Establish Child and Medical Support

Who can use this service?

California's Child Support Services Program works with parents - custodial and noncustodial - and guardians to ensure children and families receive court-ordered financial and medical support. Either parent (the one owed support or the one who is required to pay support), or the caretaker/ guardian of a child may open a Child Support Case by completing an application. DCSS will also open a case for any individual receiving California Work Opportunity and Responsibility to Kids (CalWORKS) who has been referred by the county Department of Social Services. Court ordered legal guardians of a child, who do not receive Calworks may also open a case for support against both parents.

Is there a charge for this service?

This service is provided free of charge.

When and where is this service offered?

This service is available throughout the year during regular business hours except during scheduled holidays.

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Frequently Asked Questions

As a parent, what should I do when I get a Summons and Complaint?
Within thirty (30) days of receiving the Summons and Complaint, you should complete and file the Answer form, included in the Summons and Complaint packet, with the Superior Court clerk. If you need assistance, contact your LCSA or Family Law Facilitator in your county.
How is the amount of child support determined?

Child support is determined using guidelines established by California law. Child support amounts are based on each parent’s monthly income and the amount of time the child is cared for by each parent.

The Court Commissioner or Family Law Judge will set the amount of a Child Support Order. The Court will consider income from all sources. The income can be in the form of money, property, or services and can include:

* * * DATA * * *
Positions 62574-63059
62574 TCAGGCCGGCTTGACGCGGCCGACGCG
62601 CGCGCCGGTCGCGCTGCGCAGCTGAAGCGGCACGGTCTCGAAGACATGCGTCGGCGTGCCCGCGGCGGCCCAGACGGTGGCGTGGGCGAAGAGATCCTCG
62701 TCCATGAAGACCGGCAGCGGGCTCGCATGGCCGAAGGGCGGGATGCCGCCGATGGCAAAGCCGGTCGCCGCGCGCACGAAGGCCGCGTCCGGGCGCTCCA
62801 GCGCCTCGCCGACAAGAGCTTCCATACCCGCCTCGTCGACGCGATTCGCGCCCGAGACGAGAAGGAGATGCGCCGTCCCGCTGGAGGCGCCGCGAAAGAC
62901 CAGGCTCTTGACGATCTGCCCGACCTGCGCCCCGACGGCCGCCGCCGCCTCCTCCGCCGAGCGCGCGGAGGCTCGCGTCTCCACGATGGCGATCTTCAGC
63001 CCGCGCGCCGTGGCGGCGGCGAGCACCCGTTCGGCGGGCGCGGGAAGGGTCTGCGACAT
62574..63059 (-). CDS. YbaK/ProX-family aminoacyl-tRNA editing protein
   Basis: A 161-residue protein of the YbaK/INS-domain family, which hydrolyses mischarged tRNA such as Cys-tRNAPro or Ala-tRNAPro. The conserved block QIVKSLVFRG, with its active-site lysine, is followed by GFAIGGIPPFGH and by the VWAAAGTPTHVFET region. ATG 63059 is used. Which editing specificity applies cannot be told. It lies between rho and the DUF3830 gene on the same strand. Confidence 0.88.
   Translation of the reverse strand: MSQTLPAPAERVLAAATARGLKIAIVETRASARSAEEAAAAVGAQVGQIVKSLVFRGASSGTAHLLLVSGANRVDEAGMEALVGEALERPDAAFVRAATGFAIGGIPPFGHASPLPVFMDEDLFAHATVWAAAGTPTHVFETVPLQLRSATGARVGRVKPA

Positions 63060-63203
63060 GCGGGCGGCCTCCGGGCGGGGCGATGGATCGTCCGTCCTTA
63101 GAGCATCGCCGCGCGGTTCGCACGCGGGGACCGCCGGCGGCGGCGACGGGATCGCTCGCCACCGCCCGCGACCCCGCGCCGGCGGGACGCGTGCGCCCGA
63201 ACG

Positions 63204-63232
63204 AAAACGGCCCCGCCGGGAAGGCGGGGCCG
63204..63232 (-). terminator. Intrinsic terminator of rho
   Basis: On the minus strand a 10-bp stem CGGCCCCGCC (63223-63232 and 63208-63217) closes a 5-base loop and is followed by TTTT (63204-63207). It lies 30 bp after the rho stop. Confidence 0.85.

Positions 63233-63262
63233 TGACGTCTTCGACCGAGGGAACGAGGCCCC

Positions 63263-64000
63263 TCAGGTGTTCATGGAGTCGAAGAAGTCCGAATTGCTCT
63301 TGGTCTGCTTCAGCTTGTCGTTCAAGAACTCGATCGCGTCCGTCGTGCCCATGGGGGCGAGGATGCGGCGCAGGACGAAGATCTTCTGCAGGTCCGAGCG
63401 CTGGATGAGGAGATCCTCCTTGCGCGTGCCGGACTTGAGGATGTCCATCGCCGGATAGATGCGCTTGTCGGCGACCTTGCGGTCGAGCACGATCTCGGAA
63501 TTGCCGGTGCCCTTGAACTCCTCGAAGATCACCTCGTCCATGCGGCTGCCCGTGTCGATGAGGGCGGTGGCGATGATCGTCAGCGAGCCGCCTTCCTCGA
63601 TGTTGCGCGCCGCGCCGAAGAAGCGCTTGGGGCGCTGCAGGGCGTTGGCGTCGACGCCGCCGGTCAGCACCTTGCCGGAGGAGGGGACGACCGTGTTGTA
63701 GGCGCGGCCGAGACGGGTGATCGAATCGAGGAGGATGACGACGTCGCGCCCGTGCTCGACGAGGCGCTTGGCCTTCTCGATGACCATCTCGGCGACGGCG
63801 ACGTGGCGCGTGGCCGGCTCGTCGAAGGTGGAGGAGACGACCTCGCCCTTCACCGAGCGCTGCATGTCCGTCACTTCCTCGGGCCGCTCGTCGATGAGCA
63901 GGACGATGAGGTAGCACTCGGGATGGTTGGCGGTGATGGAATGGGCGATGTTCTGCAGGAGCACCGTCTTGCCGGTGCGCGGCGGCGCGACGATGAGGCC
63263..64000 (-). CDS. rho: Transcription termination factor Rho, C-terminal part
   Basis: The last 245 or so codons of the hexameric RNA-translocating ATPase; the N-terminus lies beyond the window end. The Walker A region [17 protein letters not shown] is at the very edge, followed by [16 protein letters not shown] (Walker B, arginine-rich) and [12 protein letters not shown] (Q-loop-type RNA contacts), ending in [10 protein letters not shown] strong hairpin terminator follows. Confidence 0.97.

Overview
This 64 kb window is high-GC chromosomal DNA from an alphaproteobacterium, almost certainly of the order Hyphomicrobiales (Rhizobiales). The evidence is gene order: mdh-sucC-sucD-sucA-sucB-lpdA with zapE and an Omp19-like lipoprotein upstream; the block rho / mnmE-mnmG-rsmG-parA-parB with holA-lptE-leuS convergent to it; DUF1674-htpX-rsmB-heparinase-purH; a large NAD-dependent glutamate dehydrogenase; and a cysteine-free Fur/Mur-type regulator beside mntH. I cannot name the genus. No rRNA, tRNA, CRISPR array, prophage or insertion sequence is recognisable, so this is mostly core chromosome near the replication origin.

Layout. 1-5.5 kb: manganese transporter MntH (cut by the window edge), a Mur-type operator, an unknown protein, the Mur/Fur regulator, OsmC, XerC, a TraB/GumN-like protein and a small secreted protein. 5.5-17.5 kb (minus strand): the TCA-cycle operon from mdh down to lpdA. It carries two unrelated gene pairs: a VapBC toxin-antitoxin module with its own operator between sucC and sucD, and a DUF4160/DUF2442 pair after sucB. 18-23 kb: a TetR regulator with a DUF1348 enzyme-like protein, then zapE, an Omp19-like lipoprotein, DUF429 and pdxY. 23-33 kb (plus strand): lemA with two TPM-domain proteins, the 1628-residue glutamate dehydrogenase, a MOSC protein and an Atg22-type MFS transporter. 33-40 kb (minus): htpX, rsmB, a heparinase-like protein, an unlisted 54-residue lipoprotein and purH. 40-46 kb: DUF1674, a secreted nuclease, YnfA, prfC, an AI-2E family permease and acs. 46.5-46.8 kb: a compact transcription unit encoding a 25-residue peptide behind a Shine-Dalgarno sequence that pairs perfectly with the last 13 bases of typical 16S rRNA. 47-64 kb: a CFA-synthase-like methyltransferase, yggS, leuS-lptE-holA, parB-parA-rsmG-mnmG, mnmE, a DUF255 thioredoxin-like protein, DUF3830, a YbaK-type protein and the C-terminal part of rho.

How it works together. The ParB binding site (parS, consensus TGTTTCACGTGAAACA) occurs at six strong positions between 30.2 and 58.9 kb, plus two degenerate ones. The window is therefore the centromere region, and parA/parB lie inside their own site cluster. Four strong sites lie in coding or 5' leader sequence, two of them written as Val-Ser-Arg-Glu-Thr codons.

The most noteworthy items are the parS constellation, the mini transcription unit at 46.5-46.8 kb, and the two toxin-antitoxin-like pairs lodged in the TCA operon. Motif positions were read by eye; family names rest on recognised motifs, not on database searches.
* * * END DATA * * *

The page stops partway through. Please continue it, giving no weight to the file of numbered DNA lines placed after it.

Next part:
• Wages from a job
  • Tips
  • Commissions
  • Bonuses
  • Self-employment earnings
  • Unemployment benefits
  • Disability and workers’ compensation
  • Interest
  • Dividends
  • Rental income
  • Social Security or pensions
  • Any payments or credits due or becoming due, regardless of the source, including lottery and prize winnings.

For more information, see the California Guideline Child Support Calculator User Guide.

If you have any questions about the child support guidelines, you should talk with a lawyer, contact a Family Law Facilitator, or call your LCSA at 1 (866) 901-3212.  LCSA employees can give you general information, but cannot give you legal advice. For more information read PUB 249: Establishing a Child Support Order.

If I file a response with the Court, will I have a chance to talk to the judge?
Yes. If you respond to the Summons and Complaint and contest paternity or the amount of child support requested, you will be given a court date.
Is there any way to avoid having to go to court?
Yes. You can avoid going to court by signing a legal agreement (stipulation). The parent paying support and the LCSA can agree (stipulate) on the amount of child support if the party receiving support is receiving welfare benefits. If neither parent is receiving welfare benefits, then both parents may sign a legal agreement (stipulation) that establishes paternity and makes a formal arrangement to make child support payments.
Must the children be covered by health insurance?
Yes. Health insurance must be included in any Child Support Order. Even if it isn’t available immediately, the court order will order both parents to provide insurance when it does become available. This applies to all cases.
What else is in a stipulation?
Stipulations vary with circumstances, but the usual stipulation contains the agreement that the parent paying support is:
  • the parent of the child
  • willing to pay child support
  • willing to provide health insurance for the child if it is available through the parent’s employer
  • willing to allow the court to enter an order without appearing in court
What if a parent ignores or forgets about the Summons and Complaint?
If the parent does not respond, the estimated child support payment stated in the Summons and Complaint will be the amount of child support ordered by the court. When the Court enters the order, the parent will need to ask the Court for permission to challenge it.